By Bill Hirschman
The Twentieth Century Way is an intellectual theater game worthy of Pirandello or Stoppard in which facets swirl at such a dizzying speed that individual ideas become too blurry to discern.
All you can do is admire the chameleonic agility of the actors, the dexterity of the playwright and watch a particle of light careen around the mirrored facets inside a gem, unable to track what is happening more than fleeting seconds.
This co-production between Empire Stage and Island City Stage, the resurrected phoenix that was once Rising Action Theatre, is an audacious and ambitious offering in which actors Clay Cartland and Michael Westrich slip in and out of a dozen roles under the direction of Michael Leeds.
The play is gloriously theatrical as the duo nimbly shuttle among characterizations like the supernumeraries in The 39 Steps. But the hard truth is that they get so involved in the technical demands of the transformations that they aren’t precise enough to clearly deliver the thematic subtleties of Tom Jacobson’s Byzantine script. Another few days of shakedown seem called for.
The premise is a play within a play within a play (with a fourth layer dropped in during the last minutes). Two actors show up to audition for the film role of a 1914 con man, having rented period costumes to impress the director. Waiting for the AWOL director, the flamboyant Mr. Warren (Cartland) challenges the younger Mr. Brown (Westrich) to improvisations with the least successful one leaving the audition slot to the other.
Mr. Warren’s suggested scenario is for the two actors to portray two out-of-work actors Mr. Warren and Mr. Brown, hired by the City of Long Beach in 1914 to impersonate gay men as bait for one of the first organized stings of homosexuals on morals charges in the country — a true but little known bit of history.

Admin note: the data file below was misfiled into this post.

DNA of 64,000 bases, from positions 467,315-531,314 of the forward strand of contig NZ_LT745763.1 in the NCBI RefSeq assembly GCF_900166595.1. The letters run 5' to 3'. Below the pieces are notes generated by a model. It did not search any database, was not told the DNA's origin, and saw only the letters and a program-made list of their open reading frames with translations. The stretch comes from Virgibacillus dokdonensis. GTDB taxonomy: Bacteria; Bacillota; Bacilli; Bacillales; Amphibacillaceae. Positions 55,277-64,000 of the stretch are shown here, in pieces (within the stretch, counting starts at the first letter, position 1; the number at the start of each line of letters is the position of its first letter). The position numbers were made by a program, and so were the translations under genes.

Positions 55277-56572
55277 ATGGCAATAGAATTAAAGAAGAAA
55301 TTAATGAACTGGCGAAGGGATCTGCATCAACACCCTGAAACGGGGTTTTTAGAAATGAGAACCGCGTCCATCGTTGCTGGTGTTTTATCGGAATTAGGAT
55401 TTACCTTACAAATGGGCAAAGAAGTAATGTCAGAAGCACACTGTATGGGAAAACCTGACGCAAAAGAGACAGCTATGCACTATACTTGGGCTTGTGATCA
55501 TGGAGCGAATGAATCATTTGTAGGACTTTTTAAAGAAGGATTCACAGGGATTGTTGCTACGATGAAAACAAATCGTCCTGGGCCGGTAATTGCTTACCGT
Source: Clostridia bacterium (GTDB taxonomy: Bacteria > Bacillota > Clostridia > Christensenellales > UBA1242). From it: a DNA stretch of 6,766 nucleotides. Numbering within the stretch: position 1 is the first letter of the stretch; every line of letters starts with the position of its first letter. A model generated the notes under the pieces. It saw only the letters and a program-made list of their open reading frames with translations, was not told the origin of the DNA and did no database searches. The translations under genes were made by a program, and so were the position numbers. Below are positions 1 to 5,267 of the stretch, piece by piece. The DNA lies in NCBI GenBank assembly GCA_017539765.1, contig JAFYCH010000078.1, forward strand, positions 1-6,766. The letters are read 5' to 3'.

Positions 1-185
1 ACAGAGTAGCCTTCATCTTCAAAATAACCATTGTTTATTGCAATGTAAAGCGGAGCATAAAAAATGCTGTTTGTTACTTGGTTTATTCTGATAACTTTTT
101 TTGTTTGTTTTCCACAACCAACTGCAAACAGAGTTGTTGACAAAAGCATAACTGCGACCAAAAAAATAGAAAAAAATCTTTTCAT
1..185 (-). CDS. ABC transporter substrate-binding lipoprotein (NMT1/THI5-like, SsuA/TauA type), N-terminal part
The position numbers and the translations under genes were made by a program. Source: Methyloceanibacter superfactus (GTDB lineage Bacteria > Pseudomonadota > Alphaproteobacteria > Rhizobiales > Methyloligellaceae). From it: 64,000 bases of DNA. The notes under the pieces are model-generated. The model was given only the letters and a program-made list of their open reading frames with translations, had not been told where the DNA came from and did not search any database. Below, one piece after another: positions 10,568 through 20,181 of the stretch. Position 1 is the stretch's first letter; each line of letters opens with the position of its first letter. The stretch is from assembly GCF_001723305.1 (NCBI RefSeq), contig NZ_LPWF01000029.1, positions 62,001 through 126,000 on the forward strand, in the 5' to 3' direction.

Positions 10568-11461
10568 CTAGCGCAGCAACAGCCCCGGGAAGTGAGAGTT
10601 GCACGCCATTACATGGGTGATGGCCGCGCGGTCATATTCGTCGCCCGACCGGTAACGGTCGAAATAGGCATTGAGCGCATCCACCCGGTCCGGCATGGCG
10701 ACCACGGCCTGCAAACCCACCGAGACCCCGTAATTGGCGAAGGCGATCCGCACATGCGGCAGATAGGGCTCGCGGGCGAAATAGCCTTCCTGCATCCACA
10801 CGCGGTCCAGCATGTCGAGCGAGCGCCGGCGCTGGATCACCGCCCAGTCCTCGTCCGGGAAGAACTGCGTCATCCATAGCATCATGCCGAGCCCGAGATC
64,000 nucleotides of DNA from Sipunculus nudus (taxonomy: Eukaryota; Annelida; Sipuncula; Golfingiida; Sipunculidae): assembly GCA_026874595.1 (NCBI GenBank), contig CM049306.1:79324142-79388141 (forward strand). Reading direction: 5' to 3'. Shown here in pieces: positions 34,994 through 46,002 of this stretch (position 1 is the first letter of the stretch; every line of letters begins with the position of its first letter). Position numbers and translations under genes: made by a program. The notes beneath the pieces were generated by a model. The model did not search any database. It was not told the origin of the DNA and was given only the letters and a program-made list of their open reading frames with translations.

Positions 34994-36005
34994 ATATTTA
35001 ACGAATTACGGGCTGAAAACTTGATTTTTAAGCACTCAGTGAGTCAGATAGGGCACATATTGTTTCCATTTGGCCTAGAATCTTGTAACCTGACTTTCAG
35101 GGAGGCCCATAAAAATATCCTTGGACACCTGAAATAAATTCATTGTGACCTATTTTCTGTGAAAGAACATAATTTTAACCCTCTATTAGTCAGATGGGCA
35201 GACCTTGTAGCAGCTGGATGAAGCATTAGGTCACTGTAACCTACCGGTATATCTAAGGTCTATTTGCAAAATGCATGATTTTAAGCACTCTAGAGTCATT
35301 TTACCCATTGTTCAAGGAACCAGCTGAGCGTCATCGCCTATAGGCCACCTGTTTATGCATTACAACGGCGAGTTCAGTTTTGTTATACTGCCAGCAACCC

The auditioning Mr. Brown, who knows nothing about the case, not only dives right in, but somehow divines the historical plot to play, perhaps through psychic powers.
Jacobson’s tracing of this shameful episode provides a narrative through-line for the 85-minute show, which includes frank sexual discussions and nudity. But what he brilliantly explores is the muddy line between theatrical art and real life as Warren and Brown pinball among the present- day auditioners, the 1914 actors turned vice cops, the faux characters that the vice cops play to entrap their prey, their quarry — and still another layer. What is reality; what is a role? Can an actor – by definition a dissembler – have true feelings? Can the dishonesty of acting pollute the integrity of being human? Where does the inner reality of the actor inform the duplicity of his performance – and visa versa? On and on like a hall of mirrors.
Is it intentional that the audience is not always sure which level we’re in? Does Jacobson or Leeds mean the levels to bleed together? With characters switching to a different level for a single line, we’d be completely at sea if not for lighting changes by Nate Sykes that try to key us in.
All that said, the work of the actors and Leeds is admirable as they encompass vaudevillian comedy, streaks of pathos and stretches of Beckett. Westrich is not terribly persuasive or engaging in his role as the nasal stolid Mr. Brown, but he skillfully and assuredly disappears into an ever-morphing collection of distinct characters portrayed by Mr. Brown. In just one scene, Westrich/Brown convincingly dons and doffs the personas of at least five distinct patrons of a safe house for sexual coupling.
Cartland devours the showier role as the aggressive Mr. Warren. Cartland’s comic chops get a workout as Warren gleefully inhabits a parade of intentionally cartoonish characters with a United Nations-worth of broad accents. Cartland has cemented a reputation recently as a deft and daffy clown, although he delivered credible gravitas as the hero’s best friend on Outré Theatre Company’s reading of the musical tick…tick…BOOM in May.
Despite both actors’ proficiency, something serious is lost. Jacobson’s script is jammed with the corkscrew cerebral and verbal gymnastics of Stoppard’s Arcadia or Rosencrantz and Guildenstern Are Dead. On Leeds’ watch, the words come glibly, but the actors are not concentrating sufficiently yet on communicating the actual substance of Jacobson’s incisive bantering.
Even with its flaws, the intriguing The Twentieth Century Way is welcome if only as the vehicle that returns Artistic Director Andy Rogow and Island City Stage, a company with the mission of focusing on LGBT-themed theater.
The Twentieth Century Way plays through Sept. 9, produced by Island City Stage and Empire Stage, 1140 N. Flagler Dr., Fort Lauderdale (north of Sunrise just east of the railroad tracks) 8 p.m. Friday-Saturday, 5 p.m. Sunday. Tickets $30. Call (954) 678-1496 or visit www.smarttix.com.